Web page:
PET using a new voltage-sensitive tracer displayed promise for analyzing activity inside the mitochondria of lung cancer tumors, reported authors of an Oct. 30 study published in Nature.
Researchers at the UCLA Jonsson Comprehensive Cancer Center and David Geffen School of Medicine said the PET probe—18F-BnTP—can produce clear images of mitochondria activity. This information could help predict which patients with cancer will respond to treatment targeting mitochondria, known as the “powerhouse of cells.”
Mitochondria are central to maintaining the growth and survival of cancer cells, but scientists have had difficulty noninvasively visualizing activity within them.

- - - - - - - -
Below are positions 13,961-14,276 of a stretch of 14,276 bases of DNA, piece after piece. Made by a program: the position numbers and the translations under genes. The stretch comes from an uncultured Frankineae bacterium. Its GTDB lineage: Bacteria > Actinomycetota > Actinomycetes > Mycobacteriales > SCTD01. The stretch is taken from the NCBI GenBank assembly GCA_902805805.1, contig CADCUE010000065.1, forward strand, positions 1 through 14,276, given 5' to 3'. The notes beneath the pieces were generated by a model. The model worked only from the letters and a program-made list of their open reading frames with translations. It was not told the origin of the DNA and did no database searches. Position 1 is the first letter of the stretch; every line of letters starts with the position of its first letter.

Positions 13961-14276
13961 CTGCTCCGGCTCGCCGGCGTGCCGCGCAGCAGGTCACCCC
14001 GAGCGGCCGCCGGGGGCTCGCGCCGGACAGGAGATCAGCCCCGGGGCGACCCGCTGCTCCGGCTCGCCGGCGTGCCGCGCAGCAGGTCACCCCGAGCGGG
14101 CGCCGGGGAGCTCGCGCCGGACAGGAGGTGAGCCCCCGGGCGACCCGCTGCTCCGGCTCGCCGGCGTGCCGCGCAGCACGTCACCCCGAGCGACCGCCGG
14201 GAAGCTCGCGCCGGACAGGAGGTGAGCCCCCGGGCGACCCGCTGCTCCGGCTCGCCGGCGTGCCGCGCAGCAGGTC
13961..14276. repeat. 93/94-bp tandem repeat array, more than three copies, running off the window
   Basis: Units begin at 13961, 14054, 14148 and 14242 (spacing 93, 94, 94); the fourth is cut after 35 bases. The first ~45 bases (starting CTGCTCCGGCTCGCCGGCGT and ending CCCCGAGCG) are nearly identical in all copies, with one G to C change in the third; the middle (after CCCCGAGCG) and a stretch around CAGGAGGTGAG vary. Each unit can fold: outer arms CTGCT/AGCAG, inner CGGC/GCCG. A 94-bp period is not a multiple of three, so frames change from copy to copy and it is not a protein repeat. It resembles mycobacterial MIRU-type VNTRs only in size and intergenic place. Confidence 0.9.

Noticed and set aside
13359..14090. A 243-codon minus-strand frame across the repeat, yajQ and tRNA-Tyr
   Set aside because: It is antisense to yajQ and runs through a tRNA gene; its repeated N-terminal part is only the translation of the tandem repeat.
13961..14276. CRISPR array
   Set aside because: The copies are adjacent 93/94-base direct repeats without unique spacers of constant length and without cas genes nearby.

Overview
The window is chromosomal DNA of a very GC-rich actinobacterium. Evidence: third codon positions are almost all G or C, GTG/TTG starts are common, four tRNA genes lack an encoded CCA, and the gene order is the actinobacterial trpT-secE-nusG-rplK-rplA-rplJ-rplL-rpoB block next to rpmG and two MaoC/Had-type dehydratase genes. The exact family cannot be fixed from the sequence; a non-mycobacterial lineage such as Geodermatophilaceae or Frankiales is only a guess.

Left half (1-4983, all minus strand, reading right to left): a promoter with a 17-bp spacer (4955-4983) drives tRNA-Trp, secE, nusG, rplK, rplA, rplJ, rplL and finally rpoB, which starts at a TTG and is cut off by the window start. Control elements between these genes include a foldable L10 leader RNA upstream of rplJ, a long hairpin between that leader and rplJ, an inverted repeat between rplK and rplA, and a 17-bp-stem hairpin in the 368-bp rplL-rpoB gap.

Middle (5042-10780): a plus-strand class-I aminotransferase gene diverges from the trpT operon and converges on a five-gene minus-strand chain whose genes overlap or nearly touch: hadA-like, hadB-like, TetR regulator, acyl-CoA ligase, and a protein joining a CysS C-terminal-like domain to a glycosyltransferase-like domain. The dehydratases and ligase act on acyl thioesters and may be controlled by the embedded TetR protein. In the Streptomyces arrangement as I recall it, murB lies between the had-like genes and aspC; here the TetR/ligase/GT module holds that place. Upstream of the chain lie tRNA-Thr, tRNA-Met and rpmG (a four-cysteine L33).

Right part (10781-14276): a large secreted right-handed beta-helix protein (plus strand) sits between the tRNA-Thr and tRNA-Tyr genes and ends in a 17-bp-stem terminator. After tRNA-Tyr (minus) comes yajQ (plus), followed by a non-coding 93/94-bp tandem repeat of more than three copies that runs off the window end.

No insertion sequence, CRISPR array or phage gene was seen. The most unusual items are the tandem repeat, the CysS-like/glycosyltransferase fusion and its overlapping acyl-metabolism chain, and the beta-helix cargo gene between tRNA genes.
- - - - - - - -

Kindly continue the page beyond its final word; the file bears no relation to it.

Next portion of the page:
For their study, Milica Momcilovic, with UCLA’s school of medicine, and co-researchers injected the tracer into mice with lung cancer tumors and performed PET imaging. They then surgically removed the tumors to understand the mitochondria’s function and activity.
While more research will ultimately be needed, the tracer could help determine which lung cancer patients may respond better to “mitochondrial function-targeting complex I inhibitor treatment,” and guide better overall treatment for the disease.